White space

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White space (technically also English Whitespace / 'waɪtspeɪs / "white space" or space characters ) is a term in computer science for characters in a text that are normally only represented by empty spaces in a text editor or word processing program and still take up ( memory ) space. They are primarily used for word spacing ( spaces ), grouping of digits, preventing and enabling breaks ( narrow spaces of different widths ).

Depending on the context, different characters are viewed as whitespace, almost always at least spaces and tabs , mostly line breaks as well . Many programs also offer the option of making these characters visible and distinguishable using representative formatting symbols (for example for line breaks, ·for spaces and / or >for tabs).

On the one hand, these characters play a special role in programming. In different programming languages you can separate individual protected words and also names of variables from one another. Some programming languages ​​(such as Python ) require special formatting of the source code using whitespace characters (indentation of blocks).

On the other hand, it is often irrelevant (depending on the syntax of the programming language) whether one or more of these characters follow one another. That is why comparison programs or comparison functions in IDE in particular offer an “ Ignore Whitespace option .

When counting the characters of a text document, the space is sometimes not counted.

Regular expressions

For regular expressions , two slightly different definitions are common for the characters in the character class \sor [:space:]as white space. In Perl-compatible regular expressions (PCRE) at least the space (U + 0020), the horizontal tab character (U + 0009), the line - (U + 000A) and form feed (U + 000C) as well as the carriage return (U + 000D) to the space. In regular expressions according to the POSIX standard, the vertical tab character (U + 000B) is also included in the space. In both cases, depending on the set locale, additional characters may be added, e.g. in Japanese the ideographic space (U + 3000).

The ECMA standard, and thus also JavaScript , has its own definition for characters in regular expressions that are regarded as whitespace. It includes, among other things, the non-breaking space (U + 00A0), the byte order mark (U + FEFF) and all characters defined as white space in the Unicode Standard Version 3.0.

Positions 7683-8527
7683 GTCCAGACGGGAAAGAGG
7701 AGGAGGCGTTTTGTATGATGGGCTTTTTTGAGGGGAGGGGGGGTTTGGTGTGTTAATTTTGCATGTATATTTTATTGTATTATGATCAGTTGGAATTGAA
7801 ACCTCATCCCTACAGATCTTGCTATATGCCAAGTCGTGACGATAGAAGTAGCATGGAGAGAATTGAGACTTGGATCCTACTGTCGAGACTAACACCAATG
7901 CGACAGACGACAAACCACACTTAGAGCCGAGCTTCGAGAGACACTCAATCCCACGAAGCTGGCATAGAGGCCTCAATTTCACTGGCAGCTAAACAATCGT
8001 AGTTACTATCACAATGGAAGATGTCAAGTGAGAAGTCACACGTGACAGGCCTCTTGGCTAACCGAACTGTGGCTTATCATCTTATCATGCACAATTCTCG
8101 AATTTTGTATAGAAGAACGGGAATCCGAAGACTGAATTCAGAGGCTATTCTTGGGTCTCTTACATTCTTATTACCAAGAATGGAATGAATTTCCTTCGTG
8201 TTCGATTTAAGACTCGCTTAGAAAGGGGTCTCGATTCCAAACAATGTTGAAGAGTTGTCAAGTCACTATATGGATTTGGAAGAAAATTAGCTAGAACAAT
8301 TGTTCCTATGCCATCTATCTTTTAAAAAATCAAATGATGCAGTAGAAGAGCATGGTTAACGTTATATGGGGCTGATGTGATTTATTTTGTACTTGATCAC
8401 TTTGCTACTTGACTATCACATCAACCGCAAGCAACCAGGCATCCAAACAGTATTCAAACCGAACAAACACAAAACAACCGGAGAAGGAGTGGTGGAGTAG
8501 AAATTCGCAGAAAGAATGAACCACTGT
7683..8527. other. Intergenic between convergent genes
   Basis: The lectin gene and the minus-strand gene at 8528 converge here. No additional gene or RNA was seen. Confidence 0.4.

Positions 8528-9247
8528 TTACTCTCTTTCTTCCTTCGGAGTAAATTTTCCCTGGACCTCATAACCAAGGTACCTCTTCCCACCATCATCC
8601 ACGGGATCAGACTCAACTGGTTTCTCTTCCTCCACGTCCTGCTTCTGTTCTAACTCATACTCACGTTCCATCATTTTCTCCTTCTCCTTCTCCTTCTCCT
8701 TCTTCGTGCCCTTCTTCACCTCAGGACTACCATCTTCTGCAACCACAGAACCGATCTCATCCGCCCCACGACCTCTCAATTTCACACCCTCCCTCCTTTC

In Unicode , several Unicode properties are assigned to each code point , i.e. each Unicode character . Among other things, the characters are divided into general categories ( General_Category , gc ). The characters considered as white space are included in the category for control characters ( Cc ) and the three categories for line, paragraph and other separators ( Zl , Zp and Zs ). There is no category for whitespace. In addition, each character is assigned to a bidirectionality class ( Bidi_Class , bc ). A class with the name White_Space ( WS ) exists here for use within the Unicode bidi algorithm , which only contains various spaces. Characters such as tabs and line feeds do not count as whitespace here, but are assigned their own bidirectionality classes for general separators ( CS ), segment ( S ) and paragraph separators ( B ).

25 characters are counted as white space and are identified by the White_Space property .

  • Several control characters , specifically the horizontal (U + 0009) and vertical tab characters (U + 000B), the line - (U + 000A) and page feed (U + 000C) as well as the carriage return (U + 000D)
  • The space (U + 0020)
  • The control character for the next line (U + 0085)
  • The non-breaking space (U + 00A0)
  • The Ogham space (U + 1680)
  • Elf narrow spaces , hair spatium and square -Leerzeichen in different sizes (U + 2000 to U + 200A)
  • Line and paragraph separators (U + 2028 and U + 2029)
  • The narrow non-breaking space (U + 202F)
  • The middle math space (U + 205F)
  • The ideographic space (U + 3000)

For use in software development and especially in programming languages , Unicode defines a second property called Pattern_White_Space (literally "pattern space", after the patterns in regular expressions ) with only 11 characters (U + 0009 to U + 000D, U + 0020, U +0085, U + 200E, U + 200F, U + 2028 and U + 2029). In particular, the protected and language-specific spaces are missing here.

This list is also only a recommendation and can be changed by the developers of the programming language, whereby it is recommended to use the Unicode standard as the basis for the different definition.

Individual evidence

  1. Perl Programming Documentation: Using character classes , 2000.
  2. ^ The Open Group: Base Specifications: Locale Definition , 2004.
  3. The Open Group: Locales ( Memento of the original from September 29, 2008 in the Internet Archive ) Info: The @1@ 2Template: Webachiv / IABot / www.opengroup.org archive link was inserted automatically and has not yet been checked. Please check the original and archive link according to the instructions and then remove this notice. , 2010.
  4. ECMAScript Language Specification - ECMA-262 Edition 5.1 , June 2011.
  5. Unicode: Frequently Asked Questions . In it: “ All the characters that have the White_Space property, also generically known as 'whitespace characters'. "
  6. Unicode: Unicode Standard Annex # 31: Identifier and Pattern Syntax . Therein: " Each programming language can define its own whitespace characters [...] relative to the Unicode Pattern_White_Space [...] characters, with some specified set of additions or subtractions. "